May 9, 2018

Airbnb partnership is reminder of Puerto Rico's crisis

Airbnb CEO Brian Chesky and Puerto Rico Gov. Ricardo Rosselló (both far left). Photo: Airbnb

Airbnb announced a partnership with Puerto Rico Wednesday: The company will roll out its Experiences service there (through which hosts can arrange activities that guests can book), will donate its fees to a disaster relief organization, and help with tourism marketing.

Why it matters: The move provides a stark reminder of the territory's still precarious situation post-Hurricane Maria, which critics have blamed on an inadequate federal response to the disaster. Meanwhile, Airbnb hosts in Puerto Rico have earned $17 million since October, according to the company.

"We don’t have the right to vote or the right of representation,” Puerto Rico governor Ricardo Rosselló said about the territory's status during a press event at Airbnb's San Francisco headquarters. "We need to ask ourselves if it’s OK to have two tiers of citizenship, and my answer is no."

  • Last June, Puerto Ricans overwhelmingly voted in favor of becoming a U.S. state, but any move in that direction would require Congress to act first.

Be smart: While it's great PR for Airbnb, this partnership could also provide ammo for the "no bailouts, the private sector can handle things" crowd. But $17 million is a drop in the bucket compared to the billions of dollars Puerto Rico needs to straighten out its debt crisis, fix its power grid, and begin to grow again. Airbnb's donations of its fees will only last three months.

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Coronavirus dashboard

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  1. Global: Total confirmed cases as of 2 a.m. ET: 859,796 — Total deaths: 42,332 — Total recoveries: 178,300.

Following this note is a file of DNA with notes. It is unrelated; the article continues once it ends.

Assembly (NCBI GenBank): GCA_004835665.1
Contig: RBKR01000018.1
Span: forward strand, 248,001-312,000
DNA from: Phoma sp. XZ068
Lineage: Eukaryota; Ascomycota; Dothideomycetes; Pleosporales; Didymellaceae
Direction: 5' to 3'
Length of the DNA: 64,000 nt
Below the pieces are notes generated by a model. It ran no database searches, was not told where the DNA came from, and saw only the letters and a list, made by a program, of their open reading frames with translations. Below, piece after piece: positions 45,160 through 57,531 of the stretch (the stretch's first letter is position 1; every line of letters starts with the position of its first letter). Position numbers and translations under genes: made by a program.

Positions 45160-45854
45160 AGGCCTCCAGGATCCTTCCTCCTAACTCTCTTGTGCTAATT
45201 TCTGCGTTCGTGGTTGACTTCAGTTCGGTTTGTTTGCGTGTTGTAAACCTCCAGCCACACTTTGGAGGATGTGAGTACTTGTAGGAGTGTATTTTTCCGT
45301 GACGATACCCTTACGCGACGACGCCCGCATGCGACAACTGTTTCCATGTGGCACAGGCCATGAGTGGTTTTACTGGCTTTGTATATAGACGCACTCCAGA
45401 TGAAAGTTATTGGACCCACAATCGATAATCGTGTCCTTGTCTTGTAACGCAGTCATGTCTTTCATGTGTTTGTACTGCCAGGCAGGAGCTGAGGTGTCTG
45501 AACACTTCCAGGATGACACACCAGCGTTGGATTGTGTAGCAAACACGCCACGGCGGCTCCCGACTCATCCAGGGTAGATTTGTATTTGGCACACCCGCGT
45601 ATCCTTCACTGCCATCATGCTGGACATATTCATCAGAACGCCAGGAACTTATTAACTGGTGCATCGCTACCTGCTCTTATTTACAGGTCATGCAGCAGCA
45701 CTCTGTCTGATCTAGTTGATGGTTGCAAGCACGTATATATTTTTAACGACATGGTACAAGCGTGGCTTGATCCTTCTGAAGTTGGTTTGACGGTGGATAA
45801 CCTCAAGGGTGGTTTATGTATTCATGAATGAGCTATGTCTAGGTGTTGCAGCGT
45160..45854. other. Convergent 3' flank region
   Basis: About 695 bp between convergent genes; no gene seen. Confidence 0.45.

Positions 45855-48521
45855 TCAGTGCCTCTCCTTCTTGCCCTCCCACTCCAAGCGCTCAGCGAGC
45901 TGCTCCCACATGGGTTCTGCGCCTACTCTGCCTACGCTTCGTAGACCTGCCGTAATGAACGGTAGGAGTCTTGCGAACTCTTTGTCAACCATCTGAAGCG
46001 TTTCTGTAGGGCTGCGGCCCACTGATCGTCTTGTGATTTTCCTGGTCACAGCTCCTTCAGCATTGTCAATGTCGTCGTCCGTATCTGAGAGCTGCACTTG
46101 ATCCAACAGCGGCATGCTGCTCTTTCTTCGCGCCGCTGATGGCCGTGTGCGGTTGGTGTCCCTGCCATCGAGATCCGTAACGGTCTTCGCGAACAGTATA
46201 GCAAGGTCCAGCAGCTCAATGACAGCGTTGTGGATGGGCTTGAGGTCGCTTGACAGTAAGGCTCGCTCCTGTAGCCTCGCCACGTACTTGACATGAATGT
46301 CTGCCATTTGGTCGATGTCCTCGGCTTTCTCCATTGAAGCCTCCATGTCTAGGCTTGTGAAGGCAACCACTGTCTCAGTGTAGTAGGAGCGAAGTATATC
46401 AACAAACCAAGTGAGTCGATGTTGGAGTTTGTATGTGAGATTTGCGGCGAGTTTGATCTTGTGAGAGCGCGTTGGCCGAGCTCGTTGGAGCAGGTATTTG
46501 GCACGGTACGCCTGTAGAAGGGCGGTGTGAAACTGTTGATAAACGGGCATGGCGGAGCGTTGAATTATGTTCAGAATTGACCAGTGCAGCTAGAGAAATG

2. U.S.: Leads the world in confirmed cases. Total confirmed cases as of 2 a.m. ET: 189,618 — Total deaths: 4,079 — Total recoveries: 7,109.
  3. Business updates: Should you pay your rent or mortgage during the coronavirus pandemic? Find out if you are protected under the CARES Act.
  4. Public health updates: More than 400 long-term care facilities across the U.S. report patients with coronavirus — Older adults and people with underlying health conditions are more at risk, new data shows.
  5. Federal government latest: President Trump said the next two weeks would be "very painful," with projections indicating the virus could kill 100,000–240,000 Americans.
  6. Coronavirus in custody: Inmates in all U.S. federal prisons are set to enter a 14-day quarantine on April 1. A federal judge on Tuesday ordered U.S. Immigration and Customs Enforcement to release 10 detained immigrants who are at risk of contracting COVID-19 while in confinement.
  7. U.S.S. Theodore Roosevelt: Captain of nuclear aircraft carrier docked in Guam pleaded with the U.S. Navy for more resources after more than 100 members of his crew tested positive.
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NYC races to build field hospitals as coronavirus death toll tops 1,000

New York City Mayor Bill de Blasio announces at the USTA Bille Jean King tennis center that the venue will be transformed into a 350-bed temporary hospital. Photo: Bryan R. Smith/AFP via Getty Images

New York City Mayor Bill de Blasio told a news conference Tuesday of plans to triple hospital bed numbers to combat the novel coronavirus by transforming facilities into makeshift hospitals — including U.S. Open tennis courts.

The big picture: The city now accounts for a quarter of all COVID-19 deaths in the U.S. — more than 1,000 as of Wednesday morning. De Blasio said the city had "about 20,000 working hospital beds in our major hospitals" before the outbreak. "We now need to, in just the next weeks ... produce three times that number," he said.

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U.S. coronavirus updates: Death toll tops 4,000

Data: The Center for Systems Science and Engineering at Johns Hopkins; Map: Andrew Witherspoon/Axios

The novel coronavirus has now killed more than 4,000 people in the U.S. — with over 1,000 deaths reported in New York City alone, per Johns Hopkins data. The number of deaths are still much lower than those reported in Italy, Spain and China.

Of note: Hours earlier, President Trump noted it's "going to be a very painful two weeks," with projections indicating the novel coronavirus could kill 100,000–240,000 Americans — even with strict social distancing guidelines in place. "They are going to be facing a war zone," he said of medical workers.

Go deeperArrowUpdated 2 hours ago - Health